Making your own simple small spoon is an ideal first carving project. It’s a good way to learn simple whittling techniques before moving on to more complex projects. A small spoon is also easy to scale up if you decide you want to try making larger camp or kitchen utensils, such as a ladle or scoop, as these items utilise many of the same wood-carving principles.
Choose your wood
First, choose your wood. For a small teaspoon, you’ll only need a piece slightly thicker than your thumb and no more than 5 or 6 inches long. Avoid branches with too many side shoots, as these will have formed knots in the wood.
For beginners, use green wood rather than older, seasoned wood. Green wood has more moisture content, making it softer and therefore easier to carve. In terms of species, sycamore is a great one to start with, since it is very common, easy to carve and has odourless and tasteless wood. Others might want to try alternative hardwoods – birch and fruitwoods are popular choices, though harder to work.
Choose your tools
You can carve a simple spoon with just a couple of tools – namely, a small, sharp pocket-knife with a fixed or locking blade. This is much safer than a slipjoint folding knife or a penknife with a non-locking blade. It should feel comfortable in the hand, with no ‘hotspots’ that might cause blisters. Stainless steel or carbon steel knives are equally suitable for whittling, though a carbon steel blade is usually easier to sharpen.
Secondly, a spoon or crook knife, which has a curved blade, is useful for carving out the bowl of the spoon.
Split your branch
The next step is to split the section of wood straight down the middle, using a fixed blade knife and a baton (a heavier branch or log is ideal). Before you do this, take a look at the piece of wood and look for any natural curvature or similar features that you might want to use as part of the design of your spoon.
You should find that the wood will split nicely exactly down the central growth ring, which should be clearly visible as a darker line down the middle of each of the split halves.
Mark out your design
Take one split half of your piece of wood and draw the outline of a spoon with a pencil on the flat surface. Remember to leave a little extra wood at the bowl end, as you’ll need to remove plenty of wood at this end to form the spoon’s shape.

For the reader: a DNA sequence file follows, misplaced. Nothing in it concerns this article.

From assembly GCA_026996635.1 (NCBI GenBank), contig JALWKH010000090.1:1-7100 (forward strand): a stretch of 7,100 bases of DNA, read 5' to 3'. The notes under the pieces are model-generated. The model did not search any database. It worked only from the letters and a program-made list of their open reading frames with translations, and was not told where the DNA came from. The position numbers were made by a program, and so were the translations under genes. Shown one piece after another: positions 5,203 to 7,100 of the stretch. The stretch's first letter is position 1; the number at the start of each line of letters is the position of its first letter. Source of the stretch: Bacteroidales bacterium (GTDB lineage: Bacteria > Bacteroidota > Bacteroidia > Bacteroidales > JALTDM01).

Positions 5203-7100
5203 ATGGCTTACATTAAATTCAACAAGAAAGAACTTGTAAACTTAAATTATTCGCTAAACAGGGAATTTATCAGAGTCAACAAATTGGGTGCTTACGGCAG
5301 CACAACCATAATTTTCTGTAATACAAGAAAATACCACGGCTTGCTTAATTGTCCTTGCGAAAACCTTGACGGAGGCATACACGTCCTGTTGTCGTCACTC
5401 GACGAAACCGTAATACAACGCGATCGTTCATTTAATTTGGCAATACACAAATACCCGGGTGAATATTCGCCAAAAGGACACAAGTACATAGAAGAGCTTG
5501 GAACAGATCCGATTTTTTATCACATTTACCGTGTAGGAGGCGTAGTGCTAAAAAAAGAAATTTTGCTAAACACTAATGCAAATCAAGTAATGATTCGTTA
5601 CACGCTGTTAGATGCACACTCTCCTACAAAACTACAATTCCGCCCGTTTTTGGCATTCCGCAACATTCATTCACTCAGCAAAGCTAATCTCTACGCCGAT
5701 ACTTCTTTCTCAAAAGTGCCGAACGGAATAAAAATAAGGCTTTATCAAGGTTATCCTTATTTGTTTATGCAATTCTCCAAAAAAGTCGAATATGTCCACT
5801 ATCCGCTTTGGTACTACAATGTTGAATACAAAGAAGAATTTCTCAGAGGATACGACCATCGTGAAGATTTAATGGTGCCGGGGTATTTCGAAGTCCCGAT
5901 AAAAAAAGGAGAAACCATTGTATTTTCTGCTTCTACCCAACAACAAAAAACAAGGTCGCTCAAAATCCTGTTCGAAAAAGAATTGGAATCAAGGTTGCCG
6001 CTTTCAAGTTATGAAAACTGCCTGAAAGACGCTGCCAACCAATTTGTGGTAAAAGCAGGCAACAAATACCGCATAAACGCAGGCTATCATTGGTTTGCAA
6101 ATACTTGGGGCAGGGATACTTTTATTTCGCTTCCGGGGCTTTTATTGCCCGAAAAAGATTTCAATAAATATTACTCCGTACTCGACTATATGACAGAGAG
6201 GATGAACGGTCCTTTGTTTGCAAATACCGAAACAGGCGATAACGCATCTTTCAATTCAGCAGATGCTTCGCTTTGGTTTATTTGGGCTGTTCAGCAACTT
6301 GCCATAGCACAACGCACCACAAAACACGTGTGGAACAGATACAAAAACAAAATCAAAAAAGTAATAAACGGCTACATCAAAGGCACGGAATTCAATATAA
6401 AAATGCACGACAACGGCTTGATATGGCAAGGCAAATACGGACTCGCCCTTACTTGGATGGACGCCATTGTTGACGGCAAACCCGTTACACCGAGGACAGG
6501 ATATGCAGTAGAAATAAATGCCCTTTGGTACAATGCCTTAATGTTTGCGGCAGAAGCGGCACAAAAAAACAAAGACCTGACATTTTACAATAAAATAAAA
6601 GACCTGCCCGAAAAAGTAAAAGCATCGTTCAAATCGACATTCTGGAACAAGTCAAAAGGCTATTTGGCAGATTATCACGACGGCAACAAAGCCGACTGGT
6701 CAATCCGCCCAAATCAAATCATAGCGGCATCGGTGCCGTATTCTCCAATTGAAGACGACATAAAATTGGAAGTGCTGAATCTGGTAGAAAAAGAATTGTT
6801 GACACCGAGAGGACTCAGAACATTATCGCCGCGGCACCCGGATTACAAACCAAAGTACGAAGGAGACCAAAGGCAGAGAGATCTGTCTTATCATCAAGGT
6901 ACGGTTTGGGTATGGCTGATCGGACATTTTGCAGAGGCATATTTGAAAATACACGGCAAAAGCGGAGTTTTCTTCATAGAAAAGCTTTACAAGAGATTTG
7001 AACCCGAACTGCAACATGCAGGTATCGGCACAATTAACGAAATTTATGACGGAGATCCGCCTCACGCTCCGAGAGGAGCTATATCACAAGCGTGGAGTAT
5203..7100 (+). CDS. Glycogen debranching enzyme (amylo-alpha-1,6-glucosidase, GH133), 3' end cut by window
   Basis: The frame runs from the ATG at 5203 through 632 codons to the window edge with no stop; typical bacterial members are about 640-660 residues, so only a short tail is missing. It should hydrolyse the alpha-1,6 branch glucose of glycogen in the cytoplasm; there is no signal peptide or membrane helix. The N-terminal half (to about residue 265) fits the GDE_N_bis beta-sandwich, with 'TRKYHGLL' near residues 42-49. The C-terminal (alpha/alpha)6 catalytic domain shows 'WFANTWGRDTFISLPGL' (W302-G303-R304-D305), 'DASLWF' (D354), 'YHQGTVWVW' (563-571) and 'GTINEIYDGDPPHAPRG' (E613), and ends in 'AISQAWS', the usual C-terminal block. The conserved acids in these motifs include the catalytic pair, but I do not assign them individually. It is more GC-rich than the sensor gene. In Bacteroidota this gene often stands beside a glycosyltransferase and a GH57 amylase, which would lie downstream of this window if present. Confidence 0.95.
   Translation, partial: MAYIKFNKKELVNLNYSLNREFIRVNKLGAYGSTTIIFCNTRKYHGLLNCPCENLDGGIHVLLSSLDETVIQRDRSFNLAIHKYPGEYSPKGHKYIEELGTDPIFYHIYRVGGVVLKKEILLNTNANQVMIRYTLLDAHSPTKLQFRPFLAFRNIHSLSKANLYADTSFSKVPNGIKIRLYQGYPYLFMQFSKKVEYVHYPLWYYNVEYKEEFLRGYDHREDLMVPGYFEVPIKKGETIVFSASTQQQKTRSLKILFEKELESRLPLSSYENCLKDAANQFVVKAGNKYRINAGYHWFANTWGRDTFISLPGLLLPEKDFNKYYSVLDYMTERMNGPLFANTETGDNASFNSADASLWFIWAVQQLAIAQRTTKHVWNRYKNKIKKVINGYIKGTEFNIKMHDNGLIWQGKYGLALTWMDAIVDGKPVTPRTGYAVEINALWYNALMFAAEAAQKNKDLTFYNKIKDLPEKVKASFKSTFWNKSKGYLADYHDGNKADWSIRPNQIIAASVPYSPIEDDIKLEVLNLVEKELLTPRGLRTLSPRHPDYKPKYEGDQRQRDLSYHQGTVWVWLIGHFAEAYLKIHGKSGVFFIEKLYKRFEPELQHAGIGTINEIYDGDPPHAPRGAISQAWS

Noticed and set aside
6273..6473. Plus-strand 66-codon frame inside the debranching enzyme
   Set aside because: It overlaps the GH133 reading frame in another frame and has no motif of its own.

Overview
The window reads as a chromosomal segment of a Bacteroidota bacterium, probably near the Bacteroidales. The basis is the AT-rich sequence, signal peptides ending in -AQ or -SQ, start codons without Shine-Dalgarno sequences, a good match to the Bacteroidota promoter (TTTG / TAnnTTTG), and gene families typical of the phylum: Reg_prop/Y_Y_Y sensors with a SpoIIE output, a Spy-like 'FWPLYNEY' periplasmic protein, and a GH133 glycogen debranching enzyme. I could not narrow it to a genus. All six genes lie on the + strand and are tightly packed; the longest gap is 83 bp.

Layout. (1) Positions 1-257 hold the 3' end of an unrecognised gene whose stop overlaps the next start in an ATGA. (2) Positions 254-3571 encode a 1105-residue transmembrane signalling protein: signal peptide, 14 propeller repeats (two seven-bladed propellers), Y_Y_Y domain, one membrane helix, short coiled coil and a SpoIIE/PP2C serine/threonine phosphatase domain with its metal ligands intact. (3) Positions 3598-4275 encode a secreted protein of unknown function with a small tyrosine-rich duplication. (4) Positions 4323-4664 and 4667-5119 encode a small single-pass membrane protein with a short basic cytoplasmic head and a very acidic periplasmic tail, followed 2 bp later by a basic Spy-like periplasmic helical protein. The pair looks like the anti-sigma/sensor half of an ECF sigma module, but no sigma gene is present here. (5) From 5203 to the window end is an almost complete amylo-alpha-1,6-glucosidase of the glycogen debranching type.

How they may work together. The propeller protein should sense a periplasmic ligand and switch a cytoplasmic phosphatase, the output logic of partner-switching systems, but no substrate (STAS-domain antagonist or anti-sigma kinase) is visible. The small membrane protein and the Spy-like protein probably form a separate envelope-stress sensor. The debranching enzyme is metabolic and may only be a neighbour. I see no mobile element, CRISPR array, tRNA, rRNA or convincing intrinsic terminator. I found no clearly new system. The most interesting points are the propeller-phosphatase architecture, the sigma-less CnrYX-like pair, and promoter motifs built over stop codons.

Rough out the spoon
Start to remove surplus wood by making slanted cuts across the grain, following the angle of the bowl of the spoon. Then, following the grain, shave away surplus wood either side of the handle down to your pencilled outline, turning the wood around in your hand to work from either end.
Shaping the handle and bowl
Repeat this process to gradually thin your spoon out, shaving away more and more wood. Initially, focus on creating the basic outline of the spoon. It is far easier to work on one horizontal or vertical plane at a time, so don’t worry about shaping the back of the handle or bowl until you have shaped the spoon as per your pencilled outline. Leave a little additional length at the bowl end of the spoon, as this will give you something to hold when trying to shape the spoon where the handle joins the bowl, enabling you to always cut away from yourself.
Next, you can carefully and steadily work on the depth of your spoon by taking wood away from the underside of the handle and starting to round off the bowl. When you are happy these elements, you can remove surplus wood from the tip of the bowl.
Finally, work on the top surface of the spoon. You may want to retain a flatter shape, or you may want to round off the handle. Now you are ready to hollow out the bowl.
Hollowing out the bowl
This is best achieved using a crook or spoon knife. Begin by using a scooping, twisting action right in the centre of the bowl, a bit like using an ice cream scoop. Once you have made a small depression begin working from both sides from the middle outwards, cutting across the grain. Continue until you have hollowed out the bowl to an even thickness. You can hold the wood up to the light to assess the thickness of the bowl – don’t make it too thin or you may hollow straight through it!
Finishing your spoon
The last step is to sand your spoon. Start with a coarse (60 or 80) grit and work through medium (100 or 120) and fine (240) grits. This step takes patience, but persevere. You’re nearly there!
To finish your spoon and protect the wood, lightly coat it with a food-grade oil. Olive oil and rapeseed or vegetable oils can be used. This will also help to bring out the grain.
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